Since the publication of A Nation At Risk in 1983, K-12 education reform has remained at the top of most state agendas. Forty-nine states have created K-12 content standards in most academic subjects, and most of these states have developed statewide K-12 student assessments (for more information see the Standards for Success website, www.s4s.org). K-12 accountability systems have been developed and tied to incentives pushing educators and schools to improve teaching and learning, and many states are focusing on improving their data systems in order to monitor changes resulting from these reforms. Most of the public policy changes have focused on K-12—not on postsecondary education, or on joining the two systems together. This has created a situation in which it is difficult, if not impossible, to determine whether public education systems are serving students’ needs across the P-16 continuum.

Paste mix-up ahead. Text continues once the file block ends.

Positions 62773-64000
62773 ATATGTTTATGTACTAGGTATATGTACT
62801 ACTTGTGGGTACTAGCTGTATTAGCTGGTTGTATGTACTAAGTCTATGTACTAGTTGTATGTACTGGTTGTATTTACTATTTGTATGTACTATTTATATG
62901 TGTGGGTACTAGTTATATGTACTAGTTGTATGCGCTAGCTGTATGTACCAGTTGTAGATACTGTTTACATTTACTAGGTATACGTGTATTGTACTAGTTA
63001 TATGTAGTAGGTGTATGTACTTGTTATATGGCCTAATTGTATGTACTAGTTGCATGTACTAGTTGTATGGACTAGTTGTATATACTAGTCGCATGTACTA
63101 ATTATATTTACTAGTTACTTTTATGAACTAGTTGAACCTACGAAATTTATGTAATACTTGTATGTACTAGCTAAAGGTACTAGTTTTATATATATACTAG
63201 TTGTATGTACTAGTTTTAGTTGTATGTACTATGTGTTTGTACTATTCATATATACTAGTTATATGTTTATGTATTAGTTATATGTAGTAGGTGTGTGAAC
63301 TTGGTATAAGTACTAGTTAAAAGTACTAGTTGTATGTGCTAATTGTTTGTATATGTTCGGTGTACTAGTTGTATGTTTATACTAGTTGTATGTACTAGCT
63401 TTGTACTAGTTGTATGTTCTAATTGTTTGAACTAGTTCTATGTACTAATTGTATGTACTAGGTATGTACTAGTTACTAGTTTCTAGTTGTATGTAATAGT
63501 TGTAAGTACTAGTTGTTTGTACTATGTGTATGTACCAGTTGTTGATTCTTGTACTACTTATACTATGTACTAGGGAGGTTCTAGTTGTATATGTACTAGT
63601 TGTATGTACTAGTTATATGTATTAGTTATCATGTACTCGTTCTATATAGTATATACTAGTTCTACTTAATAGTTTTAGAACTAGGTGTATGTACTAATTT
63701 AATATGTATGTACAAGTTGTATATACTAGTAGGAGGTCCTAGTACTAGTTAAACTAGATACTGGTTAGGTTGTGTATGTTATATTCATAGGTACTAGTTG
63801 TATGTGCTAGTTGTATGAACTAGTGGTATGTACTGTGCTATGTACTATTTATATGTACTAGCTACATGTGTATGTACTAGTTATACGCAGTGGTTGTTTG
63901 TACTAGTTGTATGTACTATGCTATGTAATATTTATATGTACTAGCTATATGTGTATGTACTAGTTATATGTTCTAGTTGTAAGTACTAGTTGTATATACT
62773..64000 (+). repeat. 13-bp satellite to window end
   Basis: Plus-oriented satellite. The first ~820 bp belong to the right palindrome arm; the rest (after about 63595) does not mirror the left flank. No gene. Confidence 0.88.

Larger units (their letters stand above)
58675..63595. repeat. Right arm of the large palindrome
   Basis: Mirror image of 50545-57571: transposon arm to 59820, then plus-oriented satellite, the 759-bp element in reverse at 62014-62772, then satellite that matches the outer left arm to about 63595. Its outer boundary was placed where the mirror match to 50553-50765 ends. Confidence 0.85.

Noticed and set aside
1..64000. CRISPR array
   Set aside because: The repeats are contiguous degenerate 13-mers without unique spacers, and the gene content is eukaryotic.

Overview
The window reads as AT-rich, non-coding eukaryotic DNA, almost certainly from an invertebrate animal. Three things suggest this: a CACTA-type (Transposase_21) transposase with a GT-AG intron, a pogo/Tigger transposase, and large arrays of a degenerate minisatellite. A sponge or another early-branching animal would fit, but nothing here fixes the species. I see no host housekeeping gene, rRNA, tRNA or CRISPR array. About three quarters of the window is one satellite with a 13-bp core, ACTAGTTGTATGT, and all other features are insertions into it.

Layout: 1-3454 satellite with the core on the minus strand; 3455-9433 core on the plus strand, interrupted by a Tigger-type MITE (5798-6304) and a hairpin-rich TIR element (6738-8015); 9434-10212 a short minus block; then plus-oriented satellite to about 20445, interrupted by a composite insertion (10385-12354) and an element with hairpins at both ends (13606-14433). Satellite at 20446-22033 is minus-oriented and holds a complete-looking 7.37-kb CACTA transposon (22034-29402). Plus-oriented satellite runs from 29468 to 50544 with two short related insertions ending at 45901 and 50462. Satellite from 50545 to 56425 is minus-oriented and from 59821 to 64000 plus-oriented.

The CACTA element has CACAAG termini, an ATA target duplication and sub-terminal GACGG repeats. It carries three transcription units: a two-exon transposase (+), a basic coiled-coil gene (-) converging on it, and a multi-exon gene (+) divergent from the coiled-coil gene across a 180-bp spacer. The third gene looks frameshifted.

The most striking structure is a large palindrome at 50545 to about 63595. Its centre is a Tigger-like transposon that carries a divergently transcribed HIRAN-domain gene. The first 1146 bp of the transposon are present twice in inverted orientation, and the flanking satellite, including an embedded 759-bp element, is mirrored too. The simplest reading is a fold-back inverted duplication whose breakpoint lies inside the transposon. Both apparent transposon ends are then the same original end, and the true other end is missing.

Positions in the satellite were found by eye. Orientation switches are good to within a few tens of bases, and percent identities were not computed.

These changes are taking place as the student population and students’ aspirations change. The student population across the country—in K-12 and postsecondary education—is growing larger and more diverse. In 2001, 47.2 million students were enrolled in public elementary and secondary schools, a number that is projected to increase through 2005. In 1999, 38 percent of public school students were students of color, an increase of 16 percentage points from 1972 (U.S. Department of Education, 2001a).